Farm loan waivers: In last five years, political parties announced loan waivers schemes ahead of elections in 10 states, however, after forming the government they have delayed its implementation.
Politics of farm loan waivers: In the last five years, political parties have announced major loan waivers ahead of state elections to win over farmer’s vote, however, after gaining the power, they have resorted to staggered implementation to reduce the burden on the state government’s finances, a study of farm loan waivers by the Reserve Bank of India has revealed. In Uttar Pradesh, BJP had promised a farm loan waiver ahead of assembly elections in 2017. In Karnataka, both BS Yeddyurappa and HD Kumaraswamy had promised a farm loan waiver before the elections. Similarly, in Madhya Pradesh Kamal Nath had also promised a farm loan waiver to win a tough fight against the incumbent Shiv Raj Singh Chouhan’s government.
However, there was not a single state, where the ruling party has implemented the farm loan waiver in one go after winning the election. In the last five years, ten states have announced farm loan waivers, according to the data collected by the Reserve Bank of India, with the total outlay of Rs 2.36 lakh crore (Rs 2.36 trillion). Karnataka tops the list with the largest farm loan waiver of Rs 44,000 crore, followed by Uttar Pradesh (Rs 36,000 crore) and Maharashtra (Rs 34,000 crore).
Ten states – Andhra Pradesh, Telangana, Tamil Nadu, Maharashtra, Uttar Pradesh, Punjab, Karnataka, Rajashtan, Madhya Pradesh and Chhattisgarh have announced farm loan waivers since 2014-15. However, these states have been implementing them in a staggered manner. This tendency to announce a farm loan waiver and then delaying its implementation has a negative impact on banks as farmers stop repayment of their agricultural loans with the announcement in the hope of benefitting from it. It turns their accounts in NPAs and affects their credit history.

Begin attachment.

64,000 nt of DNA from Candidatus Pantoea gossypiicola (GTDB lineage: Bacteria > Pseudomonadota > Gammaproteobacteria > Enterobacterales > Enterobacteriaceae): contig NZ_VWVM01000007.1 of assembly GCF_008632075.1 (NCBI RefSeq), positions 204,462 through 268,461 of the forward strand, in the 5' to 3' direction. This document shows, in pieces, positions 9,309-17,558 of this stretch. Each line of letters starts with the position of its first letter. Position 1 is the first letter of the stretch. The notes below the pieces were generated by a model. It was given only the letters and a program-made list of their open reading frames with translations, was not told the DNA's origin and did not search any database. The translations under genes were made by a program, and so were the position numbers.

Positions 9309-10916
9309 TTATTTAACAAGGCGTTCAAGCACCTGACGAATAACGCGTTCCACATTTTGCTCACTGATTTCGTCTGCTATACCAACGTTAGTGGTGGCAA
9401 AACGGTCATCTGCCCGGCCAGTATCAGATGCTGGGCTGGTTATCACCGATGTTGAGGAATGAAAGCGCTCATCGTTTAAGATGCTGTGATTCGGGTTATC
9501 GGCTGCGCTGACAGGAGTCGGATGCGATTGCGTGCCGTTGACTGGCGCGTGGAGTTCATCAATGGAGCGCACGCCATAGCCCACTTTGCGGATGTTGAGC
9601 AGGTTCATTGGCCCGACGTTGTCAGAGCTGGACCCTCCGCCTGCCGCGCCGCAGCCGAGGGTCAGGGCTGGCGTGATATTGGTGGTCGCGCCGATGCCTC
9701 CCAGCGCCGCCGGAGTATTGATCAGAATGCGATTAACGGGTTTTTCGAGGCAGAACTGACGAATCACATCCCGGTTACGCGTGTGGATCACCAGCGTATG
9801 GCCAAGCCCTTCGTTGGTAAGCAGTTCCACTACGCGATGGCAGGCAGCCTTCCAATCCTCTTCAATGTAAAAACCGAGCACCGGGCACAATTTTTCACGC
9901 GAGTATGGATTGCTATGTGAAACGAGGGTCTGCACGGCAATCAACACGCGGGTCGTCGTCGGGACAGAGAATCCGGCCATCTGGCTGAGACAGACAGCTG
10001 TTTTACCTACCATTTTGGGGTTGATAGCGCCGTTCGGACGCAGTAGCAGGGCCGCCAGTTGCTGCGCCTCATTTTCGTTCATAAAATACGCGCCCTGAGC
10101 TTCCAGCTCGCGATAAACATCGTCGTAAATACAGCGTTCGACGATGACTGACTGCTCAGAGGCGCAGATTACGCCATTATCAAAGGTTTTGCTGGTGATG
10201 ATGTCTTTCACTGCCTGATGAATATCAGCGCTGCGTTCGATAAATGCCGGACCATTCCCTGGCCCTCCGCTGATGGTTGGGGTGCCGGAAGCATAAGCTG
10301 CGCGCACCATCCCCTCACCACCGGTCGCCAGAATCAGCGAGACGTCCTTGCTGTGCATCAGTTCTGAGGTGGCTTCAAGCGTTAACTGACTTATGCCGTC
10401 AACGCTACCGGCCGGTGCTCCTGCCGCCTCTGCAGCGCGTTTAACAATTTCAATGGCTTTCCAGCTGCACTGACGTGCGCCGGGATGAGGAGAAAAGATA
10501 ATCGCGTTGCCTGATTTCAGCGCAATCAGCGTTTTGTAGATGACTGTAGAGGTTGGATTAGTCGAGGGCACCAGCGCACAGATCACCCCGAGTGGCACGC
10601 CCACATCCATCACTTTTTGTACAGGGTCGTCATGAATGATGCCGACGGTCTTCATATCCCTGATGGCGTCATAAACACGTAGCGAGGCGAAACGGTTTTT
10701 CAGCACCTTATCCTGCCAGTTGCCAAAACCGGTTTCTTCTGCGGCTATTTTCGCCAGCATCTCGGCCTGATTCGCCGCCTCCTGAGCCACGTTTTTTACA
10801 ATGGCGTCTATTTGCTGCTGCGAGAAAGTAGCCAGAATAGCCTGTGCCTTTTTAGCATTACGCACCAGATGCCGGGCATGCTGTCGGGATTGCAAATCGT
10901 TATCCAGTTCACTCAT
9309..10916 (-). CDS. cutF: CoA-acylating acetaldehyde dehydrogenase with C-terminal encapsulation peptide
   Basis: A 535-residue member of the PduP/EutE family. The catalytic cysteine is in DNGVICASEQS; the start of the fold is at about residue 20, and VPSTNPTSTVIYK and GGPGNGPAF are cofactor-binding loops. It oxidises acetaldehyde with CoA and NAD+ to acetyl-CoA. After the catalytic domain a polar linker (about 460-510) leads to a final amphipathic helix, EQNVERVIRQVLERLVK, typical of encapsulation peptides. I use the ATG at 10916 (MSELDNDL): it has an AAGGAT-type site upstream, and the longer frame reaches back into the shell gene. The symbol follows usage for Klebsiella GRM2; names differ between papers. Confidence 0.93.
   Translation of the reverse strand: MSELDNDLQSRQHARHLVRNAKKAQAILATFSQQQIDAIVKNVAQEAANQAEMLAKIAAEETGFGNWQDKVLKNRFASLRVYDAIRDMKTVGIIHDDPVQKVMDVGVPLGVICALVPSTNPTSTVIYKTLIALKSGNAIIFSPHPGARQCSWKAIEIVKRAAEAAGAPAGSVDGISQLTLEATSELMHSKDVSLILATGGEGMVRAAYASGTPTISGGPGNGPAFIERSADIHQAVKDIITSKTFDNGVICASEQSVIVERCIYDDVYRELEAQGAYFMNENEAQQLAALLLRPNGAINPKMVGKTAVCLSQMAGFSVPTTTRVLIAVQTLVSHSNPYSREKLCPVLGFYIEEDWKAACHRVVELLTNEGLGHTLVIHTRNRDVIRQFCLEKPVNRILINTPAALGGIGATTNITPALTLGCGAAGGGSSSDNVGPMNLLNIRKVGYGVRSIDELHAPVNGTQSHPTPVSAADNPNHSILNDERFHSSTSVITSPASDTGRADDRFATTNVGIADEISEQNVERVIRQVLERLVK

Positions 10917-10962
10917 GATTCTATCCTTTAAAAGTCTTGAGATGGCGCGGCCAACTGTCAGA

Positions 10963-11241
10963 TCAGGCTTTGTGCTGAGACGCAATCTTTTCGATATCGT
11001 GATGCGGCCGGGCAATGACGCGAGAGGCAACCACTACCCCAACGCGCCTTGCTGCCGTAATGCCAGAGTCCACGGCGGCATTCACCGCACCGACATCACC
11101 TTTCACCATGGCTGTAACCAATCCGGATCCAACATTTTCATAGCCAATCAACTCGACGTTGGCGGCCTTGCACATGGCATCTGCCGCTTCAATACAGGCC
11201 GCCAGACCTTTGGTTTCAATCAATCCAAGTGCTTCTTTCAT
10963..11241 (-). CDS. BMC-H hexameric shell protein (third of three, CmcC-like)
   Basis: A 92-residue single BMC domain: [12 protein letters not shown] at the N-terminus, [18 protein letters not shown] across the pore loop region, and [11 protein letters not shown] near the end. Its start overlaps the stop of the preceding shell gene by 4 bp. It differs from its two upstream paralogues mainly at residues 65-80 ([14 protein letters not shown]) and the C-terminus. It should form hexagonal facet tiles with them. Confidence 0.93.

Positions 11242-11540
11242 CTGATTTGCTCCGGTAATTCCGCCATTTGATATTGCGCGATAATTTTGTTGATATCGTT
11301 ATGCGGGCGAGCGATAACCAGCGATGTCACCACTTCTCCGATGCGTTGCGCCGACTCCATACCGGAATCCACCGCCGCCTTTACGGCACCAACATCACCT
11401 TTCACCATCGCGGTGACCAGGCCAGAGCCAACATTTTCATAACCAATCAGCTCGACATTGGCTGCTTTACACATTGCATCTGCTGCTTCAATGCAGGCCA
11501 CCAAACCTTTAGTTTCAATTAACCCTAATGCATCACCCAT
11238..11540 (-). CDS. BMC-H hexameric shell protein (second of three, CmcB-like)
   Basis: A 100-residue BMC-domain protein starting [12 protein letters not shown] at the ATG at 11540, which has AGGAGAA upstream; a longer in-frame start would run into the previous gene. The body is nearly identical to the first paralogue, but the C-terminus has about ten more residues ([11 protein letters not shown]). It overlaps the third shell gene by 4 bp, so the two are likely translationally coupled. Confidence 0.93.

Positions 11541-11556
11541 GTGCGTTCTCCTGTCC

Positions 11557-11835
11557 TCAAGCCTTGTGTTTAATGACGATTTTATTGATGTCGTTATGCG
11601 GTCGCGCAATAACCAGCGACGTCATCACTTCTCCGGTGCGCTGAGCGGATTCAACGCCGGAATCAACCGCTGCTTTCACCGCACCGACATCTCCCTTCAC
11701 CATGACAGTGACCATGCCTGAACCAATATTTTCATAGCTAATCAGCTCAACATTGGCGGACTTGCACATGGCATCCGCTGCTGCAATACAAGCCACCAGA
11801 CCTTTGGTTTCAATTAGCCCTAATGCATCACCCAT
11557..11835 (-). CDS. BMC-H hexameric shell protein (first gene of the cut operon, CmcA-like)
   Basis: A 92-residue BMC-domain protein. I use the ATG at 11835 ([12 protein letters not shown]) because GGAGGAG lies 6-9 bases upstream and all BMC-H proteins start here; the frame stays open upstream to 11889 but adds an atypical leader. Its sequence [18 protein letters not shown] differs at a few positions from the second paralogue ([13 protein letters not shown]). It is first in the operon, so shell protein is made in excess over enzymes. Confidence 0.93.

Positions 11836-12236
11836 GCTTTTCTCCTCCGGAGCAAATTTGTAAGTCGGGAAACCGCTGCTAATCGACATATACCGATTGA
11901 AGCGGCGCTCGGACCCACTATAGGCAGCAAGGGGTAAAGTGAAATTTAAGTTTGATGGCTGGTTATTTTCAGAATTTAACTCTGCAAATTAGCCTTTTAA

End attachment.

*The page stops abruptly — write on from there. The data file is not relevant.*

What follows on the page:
“Loan waivers, which often happen at the time of elections, are not the panacea to address the underlying risks. In fact, they destroy the credit culture which may harm the farmers’ interest in the medium to long term,” said the RBI in its report.
Secondly, with the staggered implementation, banks only get a part of the total outstanding loan but it also reduces state’s capital expenditure in agriculture sector which in turn forces the banks to extend fresh farm loans.
For example, in 2014-15, Andhra Pradesh government announced a farm loan waiver of Rs 24,000 crore but only half of it was implemented over the next five years. Andhra Pradesh government allocated Rs 4,000 crore in 2014-15, Rs 740 crore in 2015-16, Rs 3,500 crore in 2016-17, Rs 3,600 crore in 2017-18 and Rs 880 crore. However, even after five years, the total budget allocation by the Andhra Government was Rs 12,700 crore, little more than half of the total announcement.
In 2014-15, KCR government also implemented a loan waiver after winning the first assembly election of Telangana. It announced a loan waiver of Rs 17,000 crore but it was also implemented in parts, Rs 4,250 crore in 2014-15, Rs 4,250 crore in 2015-16, Rs 2,960 crore in 2016-17 and a similar amount in 2017-18, with a total outgo of Rs 14,400 crore against the promise of Rs 17,000 crore.
Similarly, the loan waivers announced by Yogi government in Uttar Pradesh, Fadnavis government in Maharashtra and Karnataka’s loan waiver are at various stages of implementation.
While Yogi government has allocated over Rs 26,000 crore in the last two years, almost two-third of the total loan waiver of Rs 36,000 crore, Kamal Nath government has allocated Rs 5,000 crore and Rs 8,000 crore for the last fiscal and this year that little over one-third of the total announcement. Similarly, Maharashtra government has allocated just Rs 22,000 crores in the last two years against the announcement of Rs 34,000 crore.
“Loan waivers should be avoided,” said the internal working group of RBI in its report adding that the Centre and states should undertake a holistic view and evaluate the effectiveness of current subsidy polices in a manner which will improve viability of agriculture in a sustainable manner.